Solutions to the vexing problem of high drug prices continue to elude policymakers. All we’ve heard from Washington is talk.
Trump administration officials and congressional committees make headlines with their tub-thumping pronouncements: Limit pharmacy benefit manager markups. Force foreigners to pay more. Make it easier for generic manufacturers to enter the market.
Nothing on the agenda even begins to put a dent in the core problem—the exorbitant prices of specialty drugs. Citing their value, drug companies are bringing new treatments for cancer, autoimmune diseases, genetic and other rare disorders to market with astronomical price tags, some approaching $1 million a year. Spending on specialty drugs, already 40% of the $450 billion pharmaceutical market in 2016, is expected to grow at double-digit rates for the foreseeable future.
The high prices for specialty drugs are forcing physicians, patients and their families to factor in financial toxicity when choosing an appropriate therapy. Government agencies are adopting restrictive formularies that exclude useful medicines. Insurers are coming up with creative ways to avoid enrolling expensive patients—despite the ban on discrimination against people with pre-existing conditions.
The practical effect of the government’s refusal to limit industry’s pricing power for these critical drugs is rationing by price.
Take Spinraza, the new drug from Biogen and Ionis Pharmaceuticals that treats spinal muscular atrophy in children and young adults. SMA, a rare genetic disorder, is diagnosed in about 400 newborns a year and has a U.S. patient population estimated at somewhere between 6,000 and 9,000. Early onset of the disease is usually fatal before age 2; later onset patients often die by early adulthood.
Spinraza, whose development was based on research funded by the Muscular Dystrophy Association and the National Institutes of Health, reduced first-year mortality from 43% to 23% in the 121 infants enrolled in the clinical trial that led to Food and Drug Administration approval. A second trial in older patients with late onset SMA showed the drug improved motor function and delayed deterioration.
It was the first-ever treatment for this heart-wrenching disease, bringing a ray of sunshine into the kids’ lives and hope for their desperate parents. But It cost $750,000 a year. Despite the small patient population, Biogen recorded $833 million in revenue in 2017, its first year on the market.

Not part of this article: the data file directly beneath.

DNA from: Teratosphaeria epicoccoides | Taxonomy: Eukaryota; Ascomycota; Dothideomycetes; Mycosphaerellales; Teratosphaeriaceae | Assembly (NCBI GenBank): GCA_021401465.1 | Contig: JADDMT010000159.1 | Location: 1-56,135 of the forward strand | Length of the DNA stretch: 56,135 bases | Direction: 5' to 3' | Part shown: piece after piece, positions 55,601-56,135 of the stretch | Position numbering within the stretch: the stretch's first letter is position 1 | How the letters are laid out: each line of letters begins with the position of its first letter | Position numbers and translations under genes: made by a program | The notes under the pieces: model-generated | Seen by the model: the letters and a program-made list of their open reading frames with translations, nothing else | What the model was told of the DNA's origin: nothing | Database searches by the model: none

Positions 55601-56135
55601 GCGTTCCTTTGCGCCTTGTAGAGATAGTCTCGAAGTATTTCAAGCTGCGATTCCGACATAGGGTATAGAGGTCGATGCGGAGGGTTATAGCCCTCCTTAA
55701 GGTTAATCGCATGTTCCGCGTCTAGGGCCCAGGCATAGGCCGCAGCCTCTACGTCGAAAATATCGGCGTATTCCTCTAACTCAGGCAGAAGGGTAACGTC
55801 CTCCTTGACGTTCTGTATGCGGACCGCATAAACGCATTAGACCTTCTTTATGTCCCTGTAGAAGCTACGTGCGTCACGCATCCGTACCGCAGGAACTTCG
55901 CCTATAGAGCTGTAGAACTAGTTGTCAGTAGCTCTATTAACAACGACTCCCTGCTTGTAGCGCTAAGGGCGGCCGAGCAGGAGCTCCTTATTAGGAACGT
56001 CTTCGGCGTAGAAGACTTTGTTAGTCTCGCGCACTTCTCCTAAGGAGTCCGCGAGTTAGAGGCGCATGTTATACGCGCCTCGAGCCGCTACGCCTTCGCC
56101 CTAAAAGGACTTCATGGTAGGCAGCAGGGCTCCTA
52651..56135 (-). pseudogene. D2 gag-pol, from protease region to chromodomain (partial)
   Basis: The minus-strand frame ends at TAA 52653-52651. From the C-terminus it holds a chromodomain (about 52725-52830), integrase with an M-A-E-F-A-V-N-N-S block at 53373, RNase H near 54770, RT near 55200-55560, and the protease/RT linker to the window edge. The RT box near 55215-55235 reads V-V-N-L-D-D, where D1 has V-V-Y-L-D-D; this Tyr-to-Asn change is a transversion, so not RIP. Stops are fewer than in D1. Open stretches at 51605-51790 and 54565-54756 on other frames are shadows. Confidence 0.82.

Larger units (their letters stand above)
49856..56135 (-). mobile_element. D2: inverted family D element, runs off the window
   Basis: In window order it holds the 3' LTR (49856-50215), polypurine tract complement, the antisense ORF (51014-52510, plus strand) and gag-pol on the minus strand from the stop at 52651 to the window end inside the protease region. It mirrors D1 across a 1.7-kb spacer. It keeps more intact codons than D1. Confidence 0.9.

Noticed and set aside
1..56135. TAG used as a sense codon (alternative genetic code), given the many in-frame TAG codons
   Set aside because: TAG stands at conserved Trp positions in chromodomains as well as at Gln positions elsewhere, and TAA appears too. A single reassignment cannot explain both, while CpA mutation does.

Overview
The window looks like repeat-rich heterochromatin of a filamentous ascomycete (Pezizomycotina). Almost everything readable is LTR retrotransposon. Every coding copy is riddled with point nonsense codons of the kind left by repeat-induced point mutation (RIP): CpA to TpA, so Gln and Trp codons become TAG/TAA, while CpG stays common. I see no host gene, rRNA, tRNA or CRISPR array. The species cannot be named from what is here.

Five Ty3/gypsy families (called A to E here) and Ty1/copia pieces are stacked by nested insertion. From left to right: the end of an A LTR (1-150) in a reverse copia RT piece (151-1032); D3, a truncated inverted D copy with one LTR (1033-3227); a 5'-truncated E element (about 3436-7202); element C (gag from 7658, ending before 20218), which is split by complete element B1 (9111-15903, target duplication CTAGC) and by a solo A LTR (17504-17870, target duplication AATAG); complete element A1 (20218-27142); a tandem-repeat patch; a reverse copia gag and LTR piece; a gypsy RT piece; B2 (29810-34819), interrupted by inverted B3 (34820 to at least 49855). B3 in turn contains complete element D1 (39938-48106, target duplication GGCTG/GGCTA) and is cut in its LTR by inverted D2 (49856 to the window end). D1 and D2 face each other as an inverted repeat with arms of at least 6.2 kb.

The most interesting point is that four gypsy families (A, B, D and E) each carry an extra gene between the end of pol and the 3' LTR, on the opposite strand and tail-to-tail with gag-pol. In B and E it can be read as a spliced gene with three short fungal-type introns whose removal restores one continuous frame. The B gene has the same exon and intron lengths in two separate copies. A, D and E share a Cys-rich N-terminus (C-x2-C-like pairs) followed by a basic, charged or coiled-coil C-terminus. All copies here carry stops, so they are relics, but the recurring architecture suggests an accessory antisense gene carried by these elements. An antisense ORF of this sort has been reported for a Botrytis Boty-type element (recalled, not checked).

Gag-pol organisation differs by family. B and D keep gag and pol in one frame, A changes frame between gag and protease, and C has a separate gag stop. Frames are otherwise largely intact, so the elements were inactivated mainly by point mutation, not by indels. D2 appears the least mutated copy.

Families are struggling to convince insurers and Medicaid agencies to pay for Spinraza. Even when covered, Biogen had to set up a patient assistance program to help families with the co-pays, which exceed some families’ annual income.
There has to be a better way to finance innovation. Adding financial insecurity to the travails of families already struggling with a devastating disease makes no sense.
The good news is we don’t have to force small patient populations and their insurers to pay the entire bill for costly new treatments. We should spread the cost across the entire insured population.
The idea is simple and similar to the reinsurance program that Minnesota has created for high-cost patients in its well-functioning individual insurance market. Every state or the federal government should set up a pool for high-cost specialty drugs.
It would be funded by charging every insurance plan—including Medicare, Medicaid and the Veterans Affairs Department—a flat per capita fee to pay the entire bill for any drugs whose high costs are being entirely borne by the small patient populations suffering from those diseases and their insurers. This would include most new targeted cancer medicines, where the problem is most severe.
This approach could even begin to deal with high prices if states gave pool operators the right to negotiate with drugmakers. But even without that extra step, which will be vehemently opposed by the powerful pharmaceutical industry lobby, specialty drug pools would immediately relieve the financial pain for patients and their families by spreading the costs broadly. It would put an end to financial toxicity.